A member of our local gun forum saw my posts on my Remington model 58 project and contacted me about refinishing his Remington 1100.
The model 1100 is the updated version of the model 58 and like the model 58 Remington put some "engraving" on the sides of the frame. Fortunately the engraving as well as the roll marks are deep and the pits on this gun are pretty shallow.
The gun had been neglected by the owner's brother and he bought it from him with the intention of making it look like new again.
Here is what it looked like when he brought it to me:
I had to do some dis-assembly, the owner forgot to remove the recoil spring, which is located in the long tube that goes into the buttstock
Then a good cleaning/de-greasing and remove the bluing with naval jelly
and 400 grit
We then stepped up to 600 grit
The barrel got the same treatment, I didn't bother polishing the parts that will covered by the stock.
As you can see the metal did not turn out at all the way I had hoped. This is a part of gunsmithing, you deal with set-backs and failures, figure out a way around them and keep moving forward.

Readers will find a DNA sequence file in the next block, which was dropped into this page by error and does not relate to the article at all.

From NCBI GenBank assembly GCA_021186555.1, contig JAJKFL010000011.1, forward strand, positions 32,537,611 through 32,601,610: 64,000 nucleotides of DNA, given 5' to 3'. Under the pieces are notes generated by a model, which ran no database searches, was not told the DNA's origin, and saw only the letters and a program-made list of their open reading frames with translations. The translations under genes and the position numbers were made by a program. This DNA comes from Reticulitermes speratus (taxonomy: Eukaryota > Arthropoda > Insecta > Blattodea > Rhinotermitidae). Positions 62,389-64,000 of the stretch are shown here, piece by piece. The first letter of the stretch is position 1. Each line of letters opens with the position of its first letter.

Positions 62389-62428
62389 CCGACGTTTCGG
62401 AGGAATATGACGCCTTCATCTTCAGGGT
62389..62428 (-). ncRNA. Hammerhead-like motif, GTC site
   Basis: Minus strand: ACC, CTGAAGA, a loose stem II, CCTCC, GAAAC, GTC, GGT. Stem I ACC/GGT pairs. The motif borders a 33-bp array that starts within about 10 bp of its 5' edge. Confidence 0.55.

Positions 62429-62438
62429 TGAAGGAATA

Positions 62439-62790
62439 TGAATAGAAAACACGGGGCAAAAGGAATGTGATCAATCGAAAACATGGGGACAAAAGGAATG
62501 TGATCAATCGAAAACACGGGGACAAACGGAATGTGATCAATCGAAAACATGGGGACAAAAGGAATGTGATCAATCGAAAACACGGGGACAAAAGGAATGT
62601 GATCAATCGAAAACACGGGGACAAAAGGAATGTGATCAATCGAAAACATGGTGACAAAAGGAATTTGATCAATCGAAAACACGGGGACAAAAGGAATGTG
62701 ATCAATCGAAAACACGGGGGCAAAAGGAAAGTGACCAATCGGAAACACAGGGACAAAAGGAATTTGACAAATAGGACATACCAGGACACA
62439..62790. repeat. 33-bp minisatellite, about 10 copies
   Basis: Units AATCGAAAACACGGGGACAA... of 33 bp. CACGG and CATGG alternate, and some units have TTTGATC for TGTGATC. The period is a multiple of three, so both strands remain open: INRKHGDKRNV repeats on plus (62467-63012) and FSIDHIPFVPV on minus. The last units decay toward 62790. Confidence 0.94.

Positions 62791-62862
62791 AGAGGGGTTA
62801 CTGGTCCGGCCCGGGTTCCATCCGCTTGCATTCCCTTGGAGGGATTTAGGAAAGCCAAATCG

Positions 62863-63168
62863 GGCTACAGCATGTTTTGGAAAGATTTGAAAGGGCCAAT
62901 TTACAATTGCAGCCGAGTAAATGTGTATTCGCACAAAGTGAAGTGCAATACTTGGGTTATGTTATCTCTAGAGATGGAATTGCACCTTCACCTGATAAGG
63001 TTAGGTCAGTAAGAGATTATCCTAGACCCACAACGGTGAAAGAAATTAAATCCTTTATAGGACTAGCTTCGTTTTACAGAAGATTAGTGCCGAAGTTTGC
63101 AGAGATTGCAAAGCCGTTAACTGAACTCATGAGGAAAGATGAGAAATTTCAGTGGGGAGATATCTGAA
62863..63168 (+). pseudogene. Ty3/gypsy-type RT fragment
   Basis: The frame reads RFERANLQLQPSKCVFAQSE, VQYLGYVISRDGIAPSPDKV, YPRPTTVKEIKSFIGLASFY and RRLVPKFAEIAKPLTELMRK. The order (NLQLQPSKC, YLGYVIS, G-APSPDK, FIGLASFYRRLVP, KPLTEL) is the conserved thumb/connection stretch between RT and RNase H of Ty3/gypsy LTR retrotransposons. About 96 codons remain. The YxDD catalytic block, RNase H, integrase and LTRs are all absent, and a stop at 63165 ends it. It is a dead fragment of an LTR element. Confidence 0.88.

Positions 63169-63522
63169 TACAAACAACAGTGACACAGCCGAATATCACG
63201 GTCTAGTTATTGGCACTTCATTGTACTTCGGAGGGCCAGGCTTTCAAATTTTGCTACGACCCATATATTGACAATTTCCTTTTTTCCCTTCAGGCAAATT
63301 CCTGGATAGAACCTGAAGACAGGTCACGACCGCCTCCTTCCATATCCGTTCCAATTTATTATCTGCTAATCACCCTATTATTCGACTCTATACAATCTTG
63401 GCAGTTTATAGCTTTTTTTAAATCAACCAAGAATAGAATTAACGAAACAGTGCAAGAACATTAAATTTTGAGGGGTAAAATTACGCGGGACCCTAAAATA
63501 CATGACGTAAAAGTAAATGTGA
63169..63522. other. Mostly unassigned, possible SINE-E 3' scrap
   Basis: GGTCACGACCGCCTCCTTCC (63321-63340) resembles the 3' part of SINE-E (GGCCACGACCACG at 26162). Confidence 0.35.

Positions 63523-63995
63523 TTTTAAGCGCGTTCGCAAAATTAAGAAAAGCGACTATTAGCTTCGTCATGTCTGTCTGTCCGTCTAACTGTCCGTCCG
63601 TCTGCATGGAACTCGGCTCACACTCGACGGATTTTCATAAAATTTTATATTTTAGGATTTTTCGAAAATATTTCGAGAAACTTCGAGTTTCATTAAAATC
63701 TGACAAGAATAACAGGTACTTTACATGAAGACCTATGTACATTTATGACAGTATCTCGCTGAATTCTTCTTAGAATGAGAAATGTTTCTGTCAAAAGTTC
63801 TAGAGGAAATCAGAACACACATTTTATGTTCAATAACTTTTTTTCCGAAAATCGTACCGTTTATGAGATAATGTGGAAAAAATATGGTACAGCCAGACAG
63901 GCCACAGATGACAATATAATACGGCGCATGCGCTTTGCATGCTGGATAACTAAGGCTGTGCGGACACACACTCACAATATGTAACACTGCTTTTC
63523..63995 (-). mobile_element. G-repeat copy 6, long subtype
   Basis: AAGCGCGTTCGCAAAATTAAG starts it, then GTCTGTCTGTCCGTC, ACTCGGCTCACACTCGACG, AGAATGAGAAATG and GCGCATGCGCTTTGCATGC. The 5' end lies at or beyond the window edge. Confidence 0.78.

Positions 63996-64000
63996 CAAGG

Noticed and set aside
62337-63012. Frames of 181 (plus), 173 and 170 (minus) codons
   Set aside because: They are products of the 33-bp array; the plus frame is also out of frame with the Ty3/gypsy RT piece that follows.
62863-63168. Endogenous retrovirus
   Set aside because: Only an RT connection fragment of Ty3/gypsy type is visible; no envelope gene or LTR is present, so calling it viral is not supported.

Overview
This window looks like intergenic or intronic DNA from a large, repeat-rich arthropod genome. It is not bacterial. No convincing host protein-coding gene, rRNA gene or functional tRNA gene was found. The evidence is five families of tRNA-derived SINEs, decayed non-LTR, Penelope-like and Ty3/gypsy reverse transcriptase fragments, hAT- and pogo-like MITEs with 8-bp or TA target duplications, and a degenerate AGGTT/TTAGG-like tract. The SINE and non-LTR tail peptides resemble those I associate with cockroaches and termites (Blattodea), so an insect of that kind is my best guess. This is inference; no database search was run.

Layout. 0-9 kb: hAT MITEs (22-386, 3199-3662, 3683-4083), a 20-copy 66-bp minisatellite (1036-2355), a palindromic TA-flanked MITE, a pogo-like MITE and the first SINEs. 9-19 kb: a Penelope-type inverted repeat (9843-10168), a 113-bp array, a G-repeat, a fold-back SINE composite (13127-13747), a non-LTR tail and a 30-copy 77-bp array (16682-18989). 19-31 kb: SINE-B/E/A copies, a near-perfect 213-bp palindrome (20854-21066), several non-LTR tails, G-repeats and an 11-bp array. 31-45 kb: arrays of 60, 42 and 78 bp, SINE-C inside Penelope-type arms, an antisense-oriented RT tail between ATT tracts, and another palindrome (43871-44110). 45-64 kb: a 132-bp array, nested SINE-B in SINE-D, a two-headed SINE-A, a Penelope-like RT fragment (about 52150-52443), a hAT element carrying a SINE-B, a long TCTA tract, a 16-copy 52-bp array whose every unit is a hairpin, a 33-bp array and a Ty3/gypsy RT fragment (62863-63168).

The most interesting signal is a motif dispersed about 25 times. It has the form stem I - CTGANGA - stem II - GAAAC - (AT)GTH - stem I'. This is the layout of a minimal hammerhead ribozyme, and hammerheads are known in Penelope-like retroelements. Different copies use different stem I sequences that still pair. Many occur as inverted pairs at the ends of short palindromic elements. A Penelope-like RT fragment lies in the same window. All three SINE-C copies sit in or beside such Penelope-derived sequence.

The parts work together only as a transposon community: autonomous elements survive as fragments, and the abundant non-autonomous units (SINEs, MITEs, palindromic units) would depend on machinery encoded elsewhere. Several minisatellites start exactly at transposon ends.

The best I can figure is that my chemicals used in the solution are contaminated with something. I always use food or lab grade sodium hydroxide, but my sodium nitrate that I have been using the last few times is industrial grade (I bought it from a pottery supply warehouse).
So I broke down and ordered some commercial bluing salts. I had a few choices. Many manufacturers and professionals go to Du-Lite Corporation. Another commercial supplier is the Heat Bath Corp.
Both of these companies sell large quantities of their solutions and are not really the best place for a hobbyist like myself. Fortunately we have Brownells, who caters to gunsmiths and hobbyists.
So I bought a pale of Brownell's Oxynate No. 7.
Stay tuned to part two where I strip the metal back down and start over